• It is dangerous to do a long-term juice “cleanse,” “feast” or “diet” of all acid fruit juice. Some people apparently manage to escape damage from long-term orange juice cleanses; however, this is risky and has harmed some people for the following reasons: We can incur erosion of the teeth, painful cellular destruction and inflammation and ulcerations of the entire alimentary canal (the mouth, stomach and intestines). The mucosal lining of the alimentary canal provides only limited protection from acid deluges.
  • A long-term juice “cleanse,” “feast” or “diet” is not a sound health strategy. Our bowel is designed to work optimally with solid food. Some people will do well on all juices for a few days or weeks, while others will suffer any of these consequences: diarrhea, extreme weight loss, nutrient deficiencies, metabolic imbalances, fatigue and bowel atrophy and prolapses, leading to sluggish bowel motility when one resumes eating. Be safe—don’t overdo it!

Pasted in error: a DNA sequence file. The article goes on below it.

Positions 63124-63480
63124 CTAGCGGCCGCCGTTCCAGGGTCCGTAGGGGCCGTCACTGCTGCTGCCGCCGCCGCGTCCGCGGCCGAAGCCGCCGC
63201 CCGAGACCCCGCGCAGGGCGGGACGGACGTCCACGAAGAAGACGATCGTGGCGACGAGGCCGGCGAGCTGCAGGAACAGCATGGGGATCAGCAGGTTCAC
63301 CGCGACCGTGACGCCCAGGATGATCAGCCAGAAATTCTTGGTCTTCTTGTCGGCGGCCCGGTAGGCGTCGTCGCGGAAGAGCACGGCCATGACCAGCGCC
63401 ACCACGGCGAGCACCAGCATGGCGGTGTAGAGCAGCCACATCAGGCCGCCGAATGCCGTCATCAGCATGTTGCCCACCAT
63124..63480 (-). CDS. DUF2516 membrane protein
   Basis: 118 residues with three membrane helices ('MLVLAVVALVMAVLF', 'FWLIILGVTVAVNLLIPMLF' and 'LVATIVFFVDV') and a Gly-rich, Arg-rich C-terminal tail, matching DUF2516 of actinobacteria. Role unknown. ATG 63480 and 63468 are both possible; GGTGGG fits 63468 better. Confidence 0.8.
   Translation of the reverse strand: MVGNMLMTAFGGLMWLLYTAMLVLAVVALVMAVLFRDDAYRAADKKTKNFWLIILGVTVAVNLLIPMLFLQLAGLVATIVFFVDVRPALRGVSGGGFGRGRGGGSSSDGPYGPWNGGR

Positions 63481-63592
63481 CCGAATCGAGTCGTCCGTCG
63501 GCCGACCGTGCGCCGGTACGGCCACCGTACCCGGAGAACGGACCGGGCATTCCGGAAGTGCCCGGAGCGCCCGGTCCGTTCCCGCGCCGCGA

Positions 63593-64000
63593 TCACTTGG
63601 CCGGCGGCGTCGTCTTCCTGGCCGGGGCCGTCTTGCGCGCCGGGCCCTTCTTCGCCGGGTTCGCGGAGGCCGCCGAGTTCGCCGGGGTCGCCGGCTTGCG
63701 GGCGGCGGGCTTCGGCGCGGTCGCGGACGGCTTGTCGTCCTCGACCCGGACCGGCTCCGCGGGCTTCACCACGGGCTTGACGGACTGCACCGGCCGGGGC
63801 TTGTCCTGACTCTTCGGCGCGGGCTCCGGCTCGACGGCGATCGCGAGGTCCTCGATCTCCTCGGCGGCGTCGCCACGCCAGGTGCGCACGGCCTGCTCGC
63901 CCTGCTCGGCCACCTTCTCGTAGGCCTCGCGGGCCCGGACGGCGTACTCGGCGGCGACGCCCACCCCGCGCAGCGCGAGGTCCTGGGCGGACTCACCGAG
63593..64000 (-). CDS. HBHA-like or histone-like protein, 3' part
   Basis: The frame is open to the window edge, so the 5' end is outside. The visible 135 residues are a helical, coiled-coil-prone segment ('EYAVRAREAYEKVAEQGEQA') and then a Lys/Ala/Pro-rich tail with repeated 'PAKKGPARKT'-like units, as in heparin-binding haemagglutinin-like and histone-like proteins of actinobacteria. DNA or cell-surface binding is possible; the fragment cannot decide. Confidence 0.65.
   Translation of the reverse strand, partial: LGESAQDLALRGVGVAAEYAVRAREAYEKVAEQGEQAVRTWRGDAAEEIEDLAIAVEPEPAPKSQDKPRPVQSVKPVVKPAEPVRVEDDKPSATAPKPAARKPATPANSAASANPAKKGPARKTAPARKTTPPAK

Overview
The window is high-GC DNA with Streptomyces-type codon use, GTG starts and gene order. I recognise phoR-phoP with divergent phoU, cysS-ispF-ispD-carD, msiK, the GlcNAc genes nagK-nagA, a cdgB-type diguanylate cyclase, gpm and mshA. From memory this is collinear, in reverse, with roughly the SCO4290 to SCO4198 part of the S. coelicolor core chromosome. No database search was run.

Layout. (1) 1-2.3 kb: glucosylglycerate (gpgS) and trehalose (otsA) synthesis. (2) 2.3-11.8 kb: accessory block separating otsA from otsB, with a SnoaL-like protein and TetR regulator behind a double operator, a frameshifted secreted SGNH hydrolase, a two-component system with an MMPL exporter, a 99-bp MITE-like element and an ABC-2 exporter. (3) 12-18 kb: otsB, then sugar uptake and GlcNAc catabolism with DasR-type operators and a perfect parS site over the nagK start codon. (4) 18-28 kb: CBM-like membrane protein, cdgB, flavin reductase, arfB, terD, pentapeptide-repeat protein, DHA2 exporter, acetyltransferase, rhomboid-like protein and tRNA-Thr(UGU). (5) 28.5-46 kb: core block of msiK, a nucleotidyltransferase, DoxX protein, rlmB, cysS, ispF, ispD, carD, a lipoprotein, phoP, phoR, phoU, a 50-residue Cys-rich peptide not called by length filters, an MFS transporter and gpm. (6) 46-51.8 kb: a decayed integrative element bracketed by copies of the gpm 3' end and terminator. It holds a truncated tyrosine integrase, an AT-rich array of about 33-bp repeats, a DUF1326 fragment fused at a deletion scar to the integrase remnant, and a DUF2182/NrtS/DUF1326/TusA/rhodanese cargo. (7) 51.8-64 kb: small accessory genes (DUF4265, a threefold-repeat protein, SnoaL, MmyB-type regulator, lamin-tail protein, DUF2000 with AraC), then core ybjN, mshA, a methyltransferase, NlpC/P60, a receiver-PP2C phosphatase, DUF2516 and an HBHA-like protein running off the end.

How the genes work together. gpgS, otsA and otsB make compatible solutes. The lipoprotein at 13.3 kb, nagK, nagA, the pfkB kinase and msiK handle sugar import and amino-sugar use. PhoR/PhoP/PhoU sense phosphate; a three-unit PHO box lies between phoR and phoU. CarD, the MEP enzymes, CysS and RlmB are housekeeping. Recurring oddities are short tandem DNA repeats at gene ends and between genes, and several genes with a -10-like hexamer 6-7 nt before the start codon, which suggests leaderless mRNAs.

Juicing dos and don'ts - celery juice - Fruit-Powered
Celery makes for a potent and enjoyable juice, and Dr. David Klein includes celery in some of his favorite juices.

My Favorite Juices

I rarely make juices, but, when I do, here are my favorites:

  • White, green, purple or red grape + celery
  • Apple + celery
  • Pear + celery
  • Tangelo
  • Cucumber (peeled)
  • Cucumber (peeled) + sea asparagus (a small, slender, green, salty-tasting yet salt-free vegetable that naturally grows in tidal salt marshes and is farmed in Florida, California and Hawaii)

Cheers, sláinte, salud, alta salute, skål, prost, à votre santé, kanpai, badhai ho, ganbei, fe sahatek, prosit, l’chaim, to your vibrant health!

Leave a Comment

Your email address will not be published. Required fields are marked *

This site uses Akismet to reduce spam. Learn how your comment data is processed.

Scroll to Top